He believes there will be more pressure to decentralise from the main CBDs to smaller centres across the city, noting that Sydney already had an advantage over Melbourne in that regard.

“Melbourne has really only got the one centre, and this is part of the problem in a pandemic,” he said. “If you’ve got a sort of poly-centricity of centres, then that’s actually a better way to protect yourself with a pandemic. So Sydney is well set up there.”

With many people working from home, Mr Stokes signalled that the government will seek greater flexibility for areas of the city deemed “employment lands”.

He has requested the Department of Planning look into the zonings of employment lands and consider making them more flexible in terms of the type of work that can be carried out in them.

Amid a flat-lining population, Mr Stokes expects demand for apartments to be “patchy” but for it to increase for houses, citing people’s desire for more space.

Likewise, he said Sydney’s CBD would struggle while suburban centres and local high streets would benefit from people wanting an office near their homes.

Planning and Public Spaces Minister Rob Stokes.Credit:Jessica Hromas

SGS Economics and Planning forecasts greater Sydney’s population to rise by a mere 500 people to 5.37 million in the 12 months to next June. That compares to the consultancy’s predictions prior to the pandemic for the population to surge by more than 92,000 to 5.49 million in 2021.

And Mr Stokes said the pandemic had put an end to globalisation as it was previously conceived, warning that the damage to Australia’s economic model had already been done.

“Economic growth in Australia has been about importing people, employing migrants to grow the economy. And that’s how we’ve boosted productivity,” he said.


“If we’re using the proxy of population growth to grow the economy – if that’s all we’ve got – then the economy is going to slow.”

Mr Stokes said it would force the country to find more innovative ways to boost productivity as “we just can’t rely on population growth to do it for us”.

“To be productive, we’re going to have to find another way to do it. The solution is in the problem,” he said, citing education as key to spurring innovation and productivity.

SGS associate Ben Taylor said Sydney’s population growth was expected to slow in the short to medium term, especially in areas popular with overseas students and international arrivals.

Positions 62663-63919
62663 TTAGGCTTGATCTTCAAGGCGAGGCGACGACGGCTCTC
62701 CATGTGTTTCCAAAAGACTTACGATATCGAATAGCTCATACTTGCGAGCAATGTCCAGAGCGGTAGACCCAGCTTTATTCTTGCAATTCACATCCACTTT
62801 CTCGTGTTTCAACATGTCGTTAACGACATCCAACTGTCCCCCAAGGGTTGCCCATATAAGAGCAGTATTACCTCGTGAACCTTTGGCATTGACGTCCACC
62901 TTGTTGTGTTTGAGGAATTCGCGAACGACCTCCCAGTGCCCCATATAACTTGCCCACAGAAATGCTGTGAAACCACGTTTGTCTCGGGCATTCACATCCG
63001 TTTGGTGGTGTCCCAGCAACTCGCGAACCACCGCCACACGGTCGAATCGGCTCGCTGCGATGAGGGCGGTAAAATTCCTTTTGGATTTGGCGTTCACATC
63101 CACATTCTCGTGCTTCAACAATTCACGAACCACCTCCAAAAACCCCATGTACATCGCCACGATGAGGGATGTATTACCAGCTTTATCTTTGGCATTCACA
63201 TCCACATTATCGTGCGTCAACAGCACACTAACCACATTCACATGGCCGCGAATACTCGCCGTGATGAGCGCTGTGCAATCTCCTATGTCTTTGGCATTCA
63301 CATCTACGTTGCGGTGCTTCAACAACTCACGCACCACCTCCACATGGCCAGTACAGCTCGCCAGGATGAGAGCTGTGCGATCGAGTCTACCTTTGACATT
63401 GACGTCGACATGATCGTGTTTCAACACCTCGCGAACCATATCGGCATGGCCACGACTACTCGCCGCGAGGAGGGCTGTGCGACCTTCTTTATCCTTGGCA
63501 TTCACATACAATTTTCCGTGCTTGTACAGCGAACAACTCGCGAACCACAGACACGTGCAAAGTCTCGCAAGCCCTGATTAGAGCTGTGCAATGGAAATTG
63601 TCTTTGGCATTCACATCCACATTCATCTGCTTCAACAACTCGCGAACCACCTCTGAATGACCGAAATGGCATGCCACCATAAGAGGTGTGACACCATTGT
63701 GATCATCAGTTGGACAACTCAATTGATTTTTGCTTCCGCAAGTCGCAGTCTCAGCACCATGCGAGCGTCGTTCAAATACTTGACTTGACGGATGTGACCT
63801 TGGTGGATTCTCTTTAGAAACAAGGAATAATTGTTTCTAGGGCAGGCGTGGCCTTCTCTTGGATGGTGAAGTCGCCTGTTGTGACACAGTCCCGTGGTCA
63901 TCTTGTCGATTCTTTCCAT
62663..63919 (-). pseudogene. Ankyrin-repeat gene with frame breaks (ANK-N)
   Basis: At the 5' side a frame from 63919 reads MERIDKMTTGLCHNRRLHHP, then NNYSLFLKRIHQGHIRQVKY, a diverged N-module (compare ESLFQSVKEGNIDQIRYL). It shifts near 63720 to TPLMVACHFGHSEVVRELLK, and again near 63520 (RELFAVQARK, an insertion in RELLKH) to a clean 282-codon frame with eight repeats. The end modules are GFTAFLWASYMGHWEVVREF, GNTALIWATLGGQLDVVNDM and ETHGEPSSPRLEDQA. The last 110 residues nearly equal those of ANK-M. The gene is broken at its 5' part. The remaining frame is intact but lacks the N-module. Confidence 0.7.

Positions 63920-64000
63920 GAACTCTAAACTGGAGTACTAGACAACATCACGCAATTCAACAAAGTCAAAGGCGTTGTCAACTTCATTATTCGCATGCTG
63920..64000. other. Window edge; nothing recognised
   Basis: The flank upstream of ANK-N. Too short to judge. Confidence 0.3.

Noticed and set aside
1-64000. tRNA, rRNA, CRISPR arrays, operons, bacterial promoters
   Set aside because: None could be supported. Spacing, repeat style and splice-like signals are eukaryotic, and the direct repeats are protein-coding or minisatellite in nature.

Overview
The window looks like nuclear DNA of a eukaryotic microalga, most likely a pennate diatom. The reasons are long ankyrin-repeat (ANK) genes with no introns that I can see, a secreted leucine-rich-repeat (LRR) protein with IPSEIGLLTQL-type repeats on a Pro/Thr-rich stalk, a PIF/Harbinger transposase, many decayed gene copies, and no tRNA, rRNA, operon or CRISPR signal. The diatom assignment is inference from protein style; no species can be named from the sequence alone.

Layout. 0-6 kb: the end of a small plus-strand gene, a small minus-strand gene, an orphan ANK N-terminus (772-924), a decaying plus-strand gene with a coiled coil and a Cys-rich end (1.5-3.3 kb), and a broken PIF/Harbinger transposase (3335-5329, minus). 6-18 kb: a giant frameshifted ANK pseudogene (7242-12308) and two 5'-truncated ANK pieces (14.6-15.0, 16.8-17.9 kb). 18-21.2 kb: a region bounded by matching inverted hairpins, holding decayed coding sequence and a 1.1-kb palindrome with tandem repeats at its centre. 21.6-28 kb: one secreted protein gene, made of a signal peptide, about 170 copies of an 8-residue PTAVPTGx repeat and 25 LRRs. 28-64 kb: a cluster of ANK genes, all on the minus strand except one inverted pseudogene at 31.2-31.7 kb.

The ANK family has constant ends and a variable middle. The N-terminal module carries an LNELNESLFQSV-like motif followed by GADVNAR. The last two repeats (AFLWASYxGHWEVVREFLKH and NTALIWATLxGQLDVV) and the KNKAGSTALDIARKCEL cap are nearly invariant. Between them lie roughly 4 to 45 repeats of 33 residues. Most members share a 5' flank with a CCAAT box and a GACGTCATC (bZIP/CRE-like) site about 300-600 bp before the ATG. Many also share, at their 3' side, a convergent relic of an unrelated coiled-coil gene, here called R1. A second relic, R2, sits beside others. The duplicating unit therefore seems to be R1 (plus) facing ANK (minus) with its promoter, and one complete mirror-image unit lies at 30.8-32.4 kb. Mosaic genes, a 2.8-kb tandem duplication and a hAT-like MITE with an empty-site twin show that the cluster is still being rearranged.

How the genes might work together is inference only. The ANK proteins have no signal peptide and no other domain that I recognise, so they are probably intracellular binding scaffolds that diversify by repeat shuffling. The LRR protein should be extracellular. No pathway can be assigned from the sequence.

“[It] means now is a good time to invest in supporting infrastructure and services for these communities before we see population growth return to trend in the late 2020s,” he said.

“It’s also a good time to reinforce and invest in the greater Sydney region plan, which focuses on long-term economic opportunities, community health and safety, and vibrant local places.”

Forecasts by SGS in April suggested that the outflow of tourists and foreign workers from the country would be offset by Australian citizens returning home, births and a trickle of overseas migrants, leading to a rise of about 25,000 people in Sydney’s population in 2021.

But it now expects the population to flatline in the year to next June due to births barely offsetting a permanent departure of people from the city and NSW more broadly.

Committee for Sydney chief executive Gabriel Metcalf said a flat-lining of the population for a number of years did not mean that planning for further growth in the city should stop.

“We still have a big housing shortage in NSW. A pause in population growth will allow time for new infrastructure to catch up,” he said.

SGS’s latest forecasts reflect a so-called tick-shaped economic recovery, compared with a hoped-for V-shaped pick up earlier this year. The consultancy expects Sydney’s population growth to return to its historical trend by 2028.

The city typically gains about 30 per cent of the total number of people migrating to Australia.

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Matt O’Sullivan is City Editor at The Sydney Morning Herald.

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